by Richard Stahl
A draft agreement between Parliament and Council on legislation to open up the EU audit services market beyond the dominant “Big Four” firms and remedy auditing weaknesses revealed by the financial crisis was endorsed by the Legal Affairs Committee on Tuesday. The draft also aims to improve audit quality and transparency and prevent conflicts of interest.
The role of auditors has been called into question due to the financial crisis. “Reform of the audit market is long overdue and the proposals that were voted through today are unprecedented. This draft legislation will have positive ramifications, not just for the audit market, but for the financial sector as a whole. We are rebuilding confidence, one step at a time”, said Sajjad Karim (ECR, UK), who is responsible for the audit reform package.
The committee approved the deal by 13 votes to 8, with one abstention.
The law would require auditors in the EU to publish audit reports according to international auditing standards. For auditors of public-interest entities (PIEs), such as banks, insurance companies and listed companies, the agreed text would require audit firms to provide shareholders and investors with a detailed understanding of what the auditor did and an overall assurance of the accuracy of the company’s accounts.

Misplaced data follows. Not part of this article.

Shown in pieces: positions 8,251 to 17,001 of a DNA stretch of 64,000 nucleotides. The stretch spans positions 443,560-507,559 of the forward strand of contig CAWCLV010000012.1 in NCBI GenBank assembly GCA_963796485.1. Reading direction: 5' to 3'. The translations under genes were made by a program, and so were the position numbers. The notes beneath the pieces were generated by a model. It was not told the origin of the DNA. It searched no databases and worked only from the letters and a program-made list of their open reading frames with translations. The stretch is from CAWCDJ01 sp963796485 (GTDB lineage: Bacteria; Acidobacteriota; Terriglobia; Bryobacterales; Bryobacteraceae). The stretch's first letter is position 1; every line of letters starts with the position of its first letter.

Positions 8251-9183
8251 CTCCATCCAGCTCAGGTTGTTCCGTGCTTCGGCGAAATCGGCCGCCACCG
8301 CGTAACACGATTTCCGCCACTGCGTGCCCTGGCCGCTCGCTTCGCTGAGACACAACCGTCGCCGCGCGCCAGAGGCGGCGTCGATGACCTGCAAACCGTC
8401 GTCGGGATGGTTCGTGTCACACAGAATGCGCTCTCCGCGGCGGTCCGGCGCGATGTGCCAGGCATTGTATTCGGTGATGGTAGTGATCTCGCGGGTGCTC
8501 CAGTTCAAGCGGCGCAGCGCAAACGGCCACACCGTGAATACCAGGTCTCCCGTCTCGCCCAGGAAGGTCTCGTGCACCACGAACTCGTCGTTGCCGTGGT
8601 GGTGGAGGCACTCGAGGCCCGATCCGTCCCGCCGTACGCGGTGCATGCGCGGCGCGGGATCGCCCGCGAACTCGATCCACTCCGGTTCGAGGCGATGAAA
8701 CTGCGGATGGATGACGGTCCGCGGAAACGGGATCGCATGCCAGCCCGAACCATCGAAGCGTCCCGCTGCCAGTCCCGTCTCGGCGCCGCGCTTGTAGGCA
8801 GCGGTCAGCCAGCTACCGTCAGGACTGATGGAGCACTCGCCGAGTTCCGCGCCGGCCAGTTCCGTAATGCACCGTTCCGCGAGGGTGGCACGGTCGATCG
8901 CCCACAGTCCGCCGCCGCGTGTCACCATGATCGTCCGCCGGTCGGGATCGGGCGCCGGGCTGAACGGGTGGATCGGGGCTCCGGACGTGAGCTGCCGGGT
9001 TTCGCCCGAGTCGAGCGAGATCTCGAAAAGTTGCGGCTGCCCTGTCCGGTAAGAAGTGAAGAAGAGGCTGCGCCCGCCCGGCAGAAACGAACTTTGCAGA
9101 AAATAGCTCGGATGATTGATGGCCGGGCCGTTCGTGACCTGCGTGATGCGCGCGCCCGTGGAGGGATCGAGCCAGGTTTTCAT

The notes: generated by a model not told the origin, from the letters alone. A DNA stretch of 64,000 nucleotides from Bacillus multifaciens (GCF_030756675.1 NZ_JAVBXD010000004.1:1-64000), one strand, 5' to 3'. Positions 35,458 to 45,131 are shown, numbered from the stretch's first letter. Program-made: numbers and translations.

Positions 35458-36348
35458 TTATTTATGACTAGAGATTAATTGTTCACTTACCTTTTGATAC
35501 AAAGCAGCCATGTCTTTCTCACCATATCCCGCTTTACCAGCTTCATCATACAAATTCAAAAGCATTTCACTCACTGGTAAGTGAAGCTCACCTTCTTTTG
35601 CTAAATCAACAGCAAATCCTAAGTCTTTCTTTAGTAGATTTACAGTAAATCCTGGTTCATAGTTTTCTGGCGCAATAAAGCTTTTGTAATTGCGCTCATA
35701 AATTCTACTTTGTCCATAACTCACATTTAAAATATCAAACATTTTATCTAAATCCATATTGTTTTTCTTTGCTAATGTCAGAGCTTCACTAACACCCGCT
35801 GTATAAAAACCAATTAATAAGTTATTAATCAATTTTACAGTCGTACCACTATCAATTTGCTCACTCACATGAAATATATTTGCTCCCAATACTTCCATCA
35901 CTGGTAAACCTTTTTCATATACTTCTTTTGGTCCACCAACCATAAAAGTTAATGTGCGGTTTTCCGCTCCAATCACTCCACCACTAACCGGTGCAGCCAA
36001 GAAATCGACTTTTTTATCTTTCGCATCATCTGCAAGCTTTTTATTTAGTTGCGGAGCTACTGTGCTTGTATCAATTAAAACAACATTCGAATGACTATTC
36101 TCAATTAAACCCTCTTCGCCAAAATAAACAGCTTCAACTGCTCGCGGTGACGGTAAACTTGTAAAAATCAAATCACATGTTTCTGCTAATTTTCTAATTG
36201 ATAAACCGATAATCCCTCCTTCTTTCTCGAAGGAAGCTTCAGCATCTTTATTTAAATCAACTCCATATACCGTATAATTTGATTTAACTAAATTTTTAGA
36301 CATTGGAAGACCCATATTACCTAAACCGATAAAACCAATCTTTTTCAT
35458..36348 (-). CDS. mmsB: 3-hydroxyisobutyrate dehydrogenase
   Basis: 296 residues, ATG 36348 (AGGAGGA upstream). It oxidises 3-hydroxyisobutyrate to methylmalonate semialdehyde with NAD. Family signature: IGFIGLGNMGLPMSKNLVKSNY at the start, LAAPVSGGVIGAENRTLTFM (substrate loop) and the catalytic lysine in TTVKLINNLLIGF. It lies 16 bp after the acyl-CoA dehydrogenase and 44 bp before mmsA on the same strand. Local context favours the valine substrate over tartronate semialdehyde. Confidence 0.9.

As one in a series of measures to open up the market and improve transparency, the agreed text would prohibit “Big 4-only” contractual clauses requiring that the audit be done by one of these firms.
PIEs would be obliged to issue a call for tenders when selecting a new auditor. To ensure that relations between the auditor and the audited company do not become too cosy, MEPs agreed on a “mandatory rotation” rule whereby an auditor can inspect a company’s books for a maximum 10 years, which may be increased to 10 additional years if new tenders are carried out, and by up to 14 additional years in the case of joint audits, i.e. when a firm is being audited by more than one audit firm. The Commission had proposed mandatory rotation after 6 years, but a majority in committee judged that this would be a costly and unwelcome intervention in the audit market.
To preclude conflicts of interest and threats to independence, EU audit firms would be required to abide by rules mirroring those in effect internationally. Moreover EU audit firms would generally be prohibited from providing non-audit services to their clients, including tax advisory services which directly affect the company’s financial statements.
The deal will be put to a vote by Parliament as a whole, probably in April.